The letter was Hettie's first love-let
ter, and I have co right to intrude npon
her pi,vacy ; but in the spring, Robert
Grey came back to M- to fiud In's
bride, who put her hand in his, loving
ly, trmtingly, won by the love that had
prompted tho sending of her first valen
The Suez Canal.
A lottor from Ciiro to the Eastern
Bndge?-, dated the '1st December, says:
" The present s*~?Le of the Suez canal is
far !fGm ?al-.infan'-ory. Tho canal is
neither completed nor in good repair,
and if matters are ieft as they-are nt
present it will become .tjaglesB in a .few
y?ars. It is broad eriotrfdi to accommo
date three steamers abreast, bnt ita
depth is fo variable that ore ship only
can pass through it at a time. When a
vefsel comes from S nez tho ships c >m
ing from Europe must wait at Port Slid,
and if the ship getsapronnd on the sand
the whole communieition is Btopped
until it is set afloat again. Tliis, ol
courso, causes great, injury to tiade, and
complaints aro freqnont. The ohio!
caneo of tho evil is tho want of money.
Tho Engliph, who uso tho o mal more
than any other nation, hnvo long beer
thinking of gctiing tho cinal into theil
-own hands, but a majority of two-thirdf
of tho shareholders is nf cissaryin ordei
to chango tho management, and ns th<
viceroy is the pospessor c f one-third ci
the fharo?,- he has practically tho oust
ing vote. It is true that ono th.?rd ol
tho abaros are a'so in tho poss. Bsion o:
Englishmen, bnt tho attompts whicl
have boen made-to indue.) -he viceroy
tc dinposo < f his sharei have hithcrtr
b eli fruitless. Tho 'kb on ive evidently
fon red that Enplmd will becora.*" tot
lowerful on ibo canal, and thirofon
wo'crH the. alalu?. quo. As for M. Di
lirs^ops, ho continu? 8 to send protest
ii Consioutinople about tho canal duet?
und his Annnora aro becoming ?erv
every day. Tho co*t of tho mein'enano
of tho canal and di o lging-works is froo
15,000,000 to 20 000,000 francs a year
wrii'e hin total receipt? this year bav
only amounted to30,000,000 francs, am
it ,is *ory une?! tain whether tuey 'vi!
to maintaiued at that figure. Mei
oh rm te. boro are uoaniraoafly of opinio
i hat something must be done to prc
vent tbitunefnl work from beiug ruiner
and that M. De Lesseps ni; on ld ci du
be allowed gif aler Jreedom of actioi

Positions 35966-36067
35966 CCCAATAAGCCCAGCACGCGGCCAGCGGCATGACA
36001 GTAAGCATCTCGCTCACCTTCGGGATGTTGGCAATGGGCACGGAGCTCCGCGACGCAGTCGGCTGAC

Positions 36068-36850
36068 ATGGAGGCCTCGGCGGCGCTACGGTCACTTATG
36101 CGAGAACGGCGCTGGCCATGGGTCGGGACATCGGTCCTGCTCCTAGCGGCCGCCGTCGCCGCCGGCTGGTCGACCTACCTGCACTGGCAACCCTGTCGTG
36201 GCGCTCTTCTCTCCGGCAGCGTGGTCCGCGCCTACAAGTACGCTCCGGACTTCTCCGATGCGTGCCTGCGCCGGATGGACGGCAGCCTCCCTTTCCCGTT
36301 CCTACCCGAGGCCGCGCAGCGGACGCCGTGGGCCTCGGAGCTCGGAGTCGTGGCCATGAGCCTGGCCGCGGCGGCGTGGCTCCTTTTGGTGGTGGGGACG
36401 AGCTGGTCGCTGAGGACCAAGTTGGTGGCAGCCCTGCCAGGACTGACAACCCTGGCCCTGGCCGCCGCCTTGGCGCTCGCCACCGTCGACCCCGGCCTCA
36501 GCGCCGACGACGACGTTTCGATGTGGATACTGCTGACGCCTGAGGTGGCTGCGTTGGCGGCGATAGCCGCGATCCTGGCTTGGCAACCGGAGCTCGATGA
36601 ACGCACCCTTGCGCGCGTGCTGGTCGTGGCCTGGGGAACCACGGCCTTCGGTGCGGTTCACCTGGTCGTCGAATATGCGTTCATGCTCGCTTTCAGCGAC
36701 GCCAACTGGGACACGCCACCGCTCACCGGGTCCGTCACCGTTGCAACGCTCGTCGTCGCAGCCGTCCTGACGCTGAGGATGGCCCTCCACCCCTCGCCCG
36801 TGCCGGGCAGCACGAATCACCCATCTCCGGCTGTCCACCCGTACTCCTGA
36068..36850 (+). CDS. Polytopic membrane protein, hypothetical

or bo given an oppottunity of se.lin
the shares to a new company."
-According to Kepesy, the Burgee
to the Austrian Polar exp?dition, chooi
late, as a beverage, proved most vail
nMe of all; the preserved meat ar
j vegetables in tins hoing also of tl
greatest sorvleo in enetaining tl
I Ktangth pud )? ni vit*.
Tall 8 er vants.
Mr. <Uonway, in bis last Commercial
letter, says ; ' There is no doubt that
the English nobility have a way of em
ploying servants which offers grand op*
portumtieB to rogues. Tn most oases
the outside of the servants is the chief
thing. If the coachman or footman is
good inking in his livery and of tbe
required dimensions his charaoter is
not inquired into. . A -well-known duke
recontly advertised for a foo in um of
exactly- five feet elovon and p, . half
inohca in hoight, wh'osesolo business it
would be to stand at the back of his
coach beside another of like station.
A yous'i, now in tho employ of a lady
of my acquaintance, applied for the ad
vertised, position, and says that his
character was not asked for ; he was
taken ir lo tho soi vants' hall and meas
ured, 'find ' dismissed for lacking the
half ii?oh demanded by the duke.
Thero h a passion for tallness in ser
vants, aud of one noble family at least
it is n rule to admit no man servant
under B'S foet. Thore aro six of fcheeo
eminent personages in their fine man
sion. '.Che English servants are good
looking.'.- neat, and constitutional fiun
koys and flunkeycsseB. They aro voiy
shrowd, and havo thoir class mles as
well defined nu trados-nnions. Down
ing strcots does not possesB more
pigeon holes and rod tape than a man
sion of fh? wealthy. An uppor house
maid would die at the stake before she
would do a bit of work that came with
in tho province of tho under house
maid. A swell butler wouh\>-throw np
his pos'tion in the face of the Lord
Chancellor himself if ho wore oxpected
to black his own boots. Thore are
ninny boys of thirteen kept in brass
buttons, and in many an instance the
solo duly of this boy is to brtiBh the
clothes 'and boots of the buller the
master of the house having his own
separate; valet, pi course it is not
pride wjdeh has made the inflexible
laws of etiquette among these servants,
by whiolf they refuse to step out of an
official j&ooye of function. It ?B tho
determination ot their close to pre
serve th?v, conventional number of tho
Berva???". required lor any first-olass
hou3?ho"?h They particularly dislike